A key theme in these developments has been the recognition that substances and mixtures are increasingly placed on the EU market embedded in industrial and consumer products or ‘articles’. REACH contains specific structures to manage the use of substances in articles, while the EU’s Restriction of Hazardous Substances (RoHS) regime, to take an example of a more sector-specific regime, contains focused provisions with respect to certain listed hazardous substances in electrical and electronic equipment.
As these legislative regimes have matured over recent years, operators have grown to understand the market access restrictions these regimes impose on business. Indeed, the high regulatory barrier to entry has, to a certain extent, acted to benefit established EU operators. However, as the examples of REACH and RoHS below show, today’s challenges for product manufacturers and importers include in particular: (i) tracking the various amendments to these flexible legislative instruments; (ii) controlling production techniques; and (iii) managing the flow of information throughout the value chain.
In addition to traditional regulatory controls, a growing theme of EU environment and chemicals law is transparency and disclosure. This is proving a powerful tool with regard to consumer products, as illustrated by the recent campaigns by non-governmental organisations against leading clothing manufacturers.
The use of certain substances and mixtures in articles is regulated by REACH’s restrictions procedure, under which substances and mixtures in articles can be restricted or prohibited from being placed on the market. There are a variety of general restrictions, for example in respect of asbestos fibres in articles (subject to very limited exemptions), and more sector-specific restrictions, for example, a 0.0005 per cent benzene restriction in toys. Further, the manufacture of certain products may be impacted by the inclusion of substances on the authorisation list, unless such uses are either authorised or exempted.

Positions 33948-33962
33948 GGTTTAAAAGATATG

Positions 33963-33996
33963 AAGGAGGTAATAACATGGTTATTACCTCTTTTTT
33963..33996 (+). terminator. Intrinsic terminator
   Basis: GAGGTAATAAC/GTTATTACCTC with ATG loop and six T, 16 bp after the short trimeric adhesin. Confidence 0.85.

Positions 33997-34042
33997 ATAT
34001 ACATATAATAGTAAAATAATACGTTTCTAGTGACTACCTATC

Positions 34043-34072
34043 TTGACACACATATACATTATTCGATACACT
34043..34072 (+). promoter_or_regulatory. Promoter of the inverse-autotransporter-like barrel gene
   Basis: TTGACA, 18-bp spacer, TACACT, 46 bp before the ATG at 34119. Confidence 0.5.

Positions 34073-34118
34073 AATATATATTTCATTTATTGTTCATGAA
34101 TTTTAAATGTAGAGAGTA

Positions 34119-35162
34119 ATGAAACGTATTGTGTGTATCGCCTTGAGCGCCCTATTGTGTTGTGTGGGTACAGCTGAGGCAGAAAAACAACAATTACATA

In addition, REACH contains a broad spectrum of further obligations in respect of substances in articles. In cases where articles intentionally release substances, fully fledged registration of the substance to the ECHA may be required. An example would be a T-shirt which intentionally releases a fragrance under its normal conditions of use. At a level down from full registration, EU producers or importers of articles must notify ECHA if their articles contain any ‘substances of very high concern’ (SVHCs) listed on REACH’s Candidate List where the SVHC in question is present in those articles above a concentration of 0.1 per cent (w/w) and in quantities totalling over one tonne per year. In addition, suppliers of articles have both pro-active customer communication obligations and reactive consumer information obligations where SVHCs are present in articles in a concentration above 0.1 per cent (w/w).